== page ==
As the atmosphere warms, precipitation events become larger, but less frequent. Yet, there is fundamental disagreement about how increased precipitation intensity will affect vegetation. Walter’s two-layer hypothesis and experiments testing it have demonstrated that precipitation intensity can increase woody plant growth. Observational studies have found the opposite pattern. Not only are the patterns contradictory, but inference is largely limited to grasslands and savannas. We tested the effects of increased precipitation intensity in a shrub-steppe ecosystem that receives >30% of its precipitation as snow. We used 11 (8 m x 8 m) shelters to collect and redeposit rain and snow as larger, more intense events. Total annual precipitation was the same in all plots, but each plot received different precipitation event sizes ranging from 1 mm to 18 mm. Over three growing seasons, larger precipitation event sizes increased soil water availability, sagebrush (Artemisia tridentata) stem radius, and canopy greenness, decreased new root growth in shallow soils, and had no effect on herbaceous plant cover. Thus, we found that increased precipitation intensity can increase soil water availability and woody plant growth in a cold semi-arid system. Assuming that stem growth is positively correlated with shrub reproduction, establishment and spread, results suggest that woody plant encroachment observed around the world in the past 50 years may be explained in part by increasing precipitation intensity. Further, continued atmospheric warming that is likely to increase precipitation intensity may also potentially increase shrub encroachment in the future
Utah Agricultural Experiment Station
Utah State University
In June 2015, 14 plots, each 8 m x 8 m in size were established in a grid with at least 15 m between plots. Pre-treatment vegetation surveys and soil moisture measurements were taken until January 2016, when treatments were assigned randomly and applied through July 2018. Three plots were shelter-free controls and used to describe shelter effects. The remaining 11 plots were covered with 8 m x 8 m x 2.5 m (w x l x h) shelters. To allow a regression of vegetation responses across a wide range of precipitation event sizes, seven plots were assigned to different treatment levels (described below; Smith et al. 2014). Treatment levels were designed to create precipitation event sizes that could be expected with temperature changes from -1 to +10 °C relative to current temperatures.This resulted in minimum precipitation event sizes of 2, 3, 4, 8 and 18 mm for hypothetical temperature increases of 1 °C, 2 °C, 3 °C, 5 °C and 10 °C. To further expand our inference, one treatment designed to reflect precipitation intensity associated with -1 °C temperature change was added. In this treatment, irrigation was triggered manually multiple times per growing season depositing additional 1 mm events (hereafter referred to as the 1 mm treatment). All these treatments received the same total precipitation, and only differed in event size and frequency. Soil moisture, and above ground and below ground vegetation responses were measured in plots. When regressions were conducted the data was first averaged across plots by treatment, however, in the files provided here the plot level data is provide.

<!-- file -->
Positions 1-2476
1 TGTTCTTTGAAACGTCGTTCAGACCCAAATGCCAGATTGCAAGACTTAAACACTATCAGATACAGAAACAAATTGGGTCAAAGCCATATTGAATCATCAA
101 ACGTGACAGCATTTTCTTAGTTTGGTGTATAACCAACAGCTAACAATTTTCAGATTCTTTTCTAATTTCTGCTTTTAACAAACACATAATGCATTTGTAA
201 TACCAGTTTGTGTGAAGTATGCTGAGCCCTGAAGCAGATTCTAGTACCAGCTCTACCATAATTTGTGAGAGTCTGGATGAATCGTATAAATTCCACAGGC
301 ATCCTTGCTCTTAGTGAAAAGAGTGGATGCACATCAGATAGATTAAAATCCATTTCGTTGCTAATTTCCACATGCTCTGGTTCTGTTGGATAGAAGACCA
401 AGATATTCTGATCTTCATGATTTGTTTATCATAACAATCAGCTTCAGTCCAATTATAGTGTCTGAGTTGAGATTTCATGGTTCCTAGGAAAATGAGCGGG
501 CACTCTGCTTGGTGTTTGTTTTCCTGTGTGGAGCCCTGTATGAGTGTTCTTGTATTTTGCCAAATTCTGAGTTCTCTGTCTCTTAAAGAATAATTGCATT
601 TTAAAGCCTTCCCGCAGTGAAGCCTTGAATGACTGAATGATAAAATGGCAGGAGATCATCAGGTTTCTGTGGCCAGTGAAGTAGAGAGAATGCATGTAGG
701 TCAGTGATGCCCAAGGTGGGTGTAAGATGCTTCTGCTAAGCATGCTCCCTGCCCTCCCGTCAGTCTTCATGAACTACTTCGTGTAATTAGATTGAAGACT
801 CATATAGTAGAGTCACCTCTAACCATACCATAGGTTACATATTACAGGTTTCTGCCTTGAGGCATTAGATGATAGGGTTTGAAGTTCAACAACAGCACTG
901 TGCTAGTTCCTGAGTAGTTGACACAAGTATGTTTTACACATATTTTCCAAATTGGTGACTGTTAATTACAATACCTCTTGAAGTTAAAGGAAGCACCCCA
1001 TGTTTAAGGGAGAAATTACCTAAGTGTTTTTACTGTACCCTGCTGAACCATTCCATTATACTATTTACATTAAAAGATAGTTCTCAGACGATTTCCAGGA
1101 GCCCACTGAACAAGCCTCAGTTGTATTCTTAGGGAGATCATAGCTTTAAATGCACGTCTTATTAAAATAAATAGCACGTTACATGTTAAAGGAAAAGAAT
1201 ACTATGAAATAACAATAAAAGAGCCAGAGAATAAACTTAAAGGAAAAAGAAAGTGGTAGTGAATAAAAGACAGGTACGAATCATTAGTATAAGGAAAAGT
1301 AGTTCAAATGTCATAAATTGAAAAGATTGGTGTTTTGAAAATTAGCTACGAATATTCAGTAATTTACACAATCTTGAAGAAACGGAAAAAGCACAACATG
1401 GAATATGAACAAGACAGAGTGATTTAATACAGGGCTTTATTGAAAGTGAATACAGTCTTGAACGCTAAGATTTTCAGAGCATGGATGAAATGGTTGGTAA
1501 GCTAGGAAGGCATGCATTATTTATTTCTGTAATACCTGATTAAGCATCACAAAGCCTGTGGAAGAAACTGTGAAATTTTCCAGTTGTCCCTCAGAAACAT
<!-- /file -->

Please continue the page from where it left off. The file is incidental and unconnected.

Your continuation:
Hardware Ranch Wildlife Management Area, UT. 41° 36’ 53” N, 111° 34’ 1” W
See the README.txt file.
Environmental Sciences | Natural Resources and Conservation | Water Resource Management
This work is licensed under a Creative Commons Attribution 4.0 License.
Beard, K. H., & Kulmatiski, A. (2020). Determining How Increasing Precipitation Intensity Will Impact Rangelands in Utah. Utah State University. https://doi.org/10.26078/5B85-M736
Additional FilesREADME.txt (9 kB)
soil-moisture_diviner.csv (323 kB)
soil-moisture_229.csv (404 kB)
plant-cover.csv (3 kB)
stem-growth.csv (421 kB)
NDVI_twice-monthly.csv (11 kB)
NDVI_continuous.csv (68 kB)
roots.csv (72 kB)